Japanese automotive brand Toyota is no stranger to experimental vehicular tech. The company fields hydrogen-powered cars, it’s backing flying taxis and now it’s jumped right past that whole ‘self-driving’ trend to make a car that drifts by itself.
The prototype GR Supra, the brainchild of the Toyota Research Institute (TRI), seems to have a very practical purpose in mind. By making a car that can drift with minimal human intervention, the auto-maker hopes to… avoid… accidents…?
Looking at Toyota, sideways
That really does seem to be the aim: gifting drivers with “…the instinctive reflexes of a professional race car driver and the calculated foresight of a supercomputer…” in order to avoid traffic accidents. This is a concept that would result in some spectacularly balletic, car-initiated (or -augmented) near-misses on the road, should the company’s ambition ever become a reality.
Gill Pratt, TRI CEO and Chief Scientist at Toyota, said, “The reality is that every driver has vulnerabilities, and to avoid a crash, drivers often need to make manoeuvres that are beyond their abilities. Through this project, TRI will learn from some of the most skilled drivers in the world to develop sophisticated control algorithms that amplify human driving abilities and keep people safe. This is the essence of the Toyota Guardian approach.”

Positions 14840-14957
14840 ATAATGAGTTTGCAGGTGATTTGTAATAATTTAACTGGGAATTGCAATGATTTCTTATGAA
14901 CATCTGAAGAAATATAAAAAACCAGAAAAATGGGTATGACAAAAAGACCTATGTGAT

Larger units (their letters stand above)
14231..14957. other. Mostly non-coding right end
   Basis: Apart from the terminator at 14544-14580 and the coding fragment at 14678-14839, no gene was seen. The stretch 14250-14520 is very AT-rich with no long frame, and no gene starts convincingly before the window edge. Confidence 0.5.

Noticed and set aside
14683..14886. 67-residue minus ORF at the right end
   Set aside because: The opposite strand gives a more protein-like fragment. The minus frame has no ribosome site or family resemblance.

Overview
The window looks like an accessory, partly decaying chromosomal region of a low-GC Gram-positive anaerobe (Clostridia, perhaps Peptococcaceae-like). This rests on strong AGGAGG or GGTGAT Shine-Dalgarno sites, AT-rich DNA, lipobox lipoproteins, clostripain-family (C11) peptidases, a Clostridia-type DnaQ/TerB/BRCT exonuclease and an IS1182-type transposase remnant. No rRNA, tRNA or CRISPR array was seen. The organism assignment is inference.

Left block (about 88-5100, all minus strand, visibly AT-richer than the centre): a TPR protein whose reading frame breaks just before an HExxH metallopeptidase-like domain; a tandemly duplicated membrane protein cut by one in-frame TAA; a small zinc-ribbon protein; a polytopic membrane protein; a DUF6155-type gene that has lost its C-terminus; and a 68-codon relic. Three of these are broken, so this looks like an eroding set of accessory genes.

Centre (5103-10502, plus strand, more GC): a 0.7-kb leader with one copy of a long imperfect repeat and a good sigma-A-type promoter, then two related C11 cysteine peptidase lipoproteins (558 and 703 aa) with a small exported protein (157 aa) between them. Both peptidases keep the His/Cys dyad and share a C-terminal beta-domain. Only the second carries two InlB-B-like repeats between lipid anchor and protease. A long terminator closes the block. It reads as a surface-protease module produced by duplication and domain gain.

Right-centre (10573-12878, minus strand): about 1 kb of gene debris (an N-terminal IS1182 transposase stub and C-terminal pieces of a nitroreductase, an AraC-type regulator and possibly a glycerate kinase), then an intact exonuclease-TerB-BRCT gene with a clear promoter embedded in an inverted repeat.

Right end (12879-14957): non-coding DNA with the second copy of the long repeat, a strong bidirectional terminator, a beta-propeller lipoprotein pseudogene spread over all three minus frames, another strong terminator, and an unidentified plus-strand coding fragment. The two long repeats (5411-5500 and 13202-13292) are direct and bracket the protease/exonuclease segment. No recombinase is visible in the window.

You can see Toyota’s automated drifting in action in the video above and yes, the souped-up Supra can definitely drift on its own. We don’t get to see it in much detail, which suggests that the concept has some way to go before it’s ready for retail as a “…new level of active safety technology.” If it ever does make it to market, we’ll certainly keep our eyes on the road. It should be a sight to see.
Source/header image: Toyota/The Wheel Network (YouTube)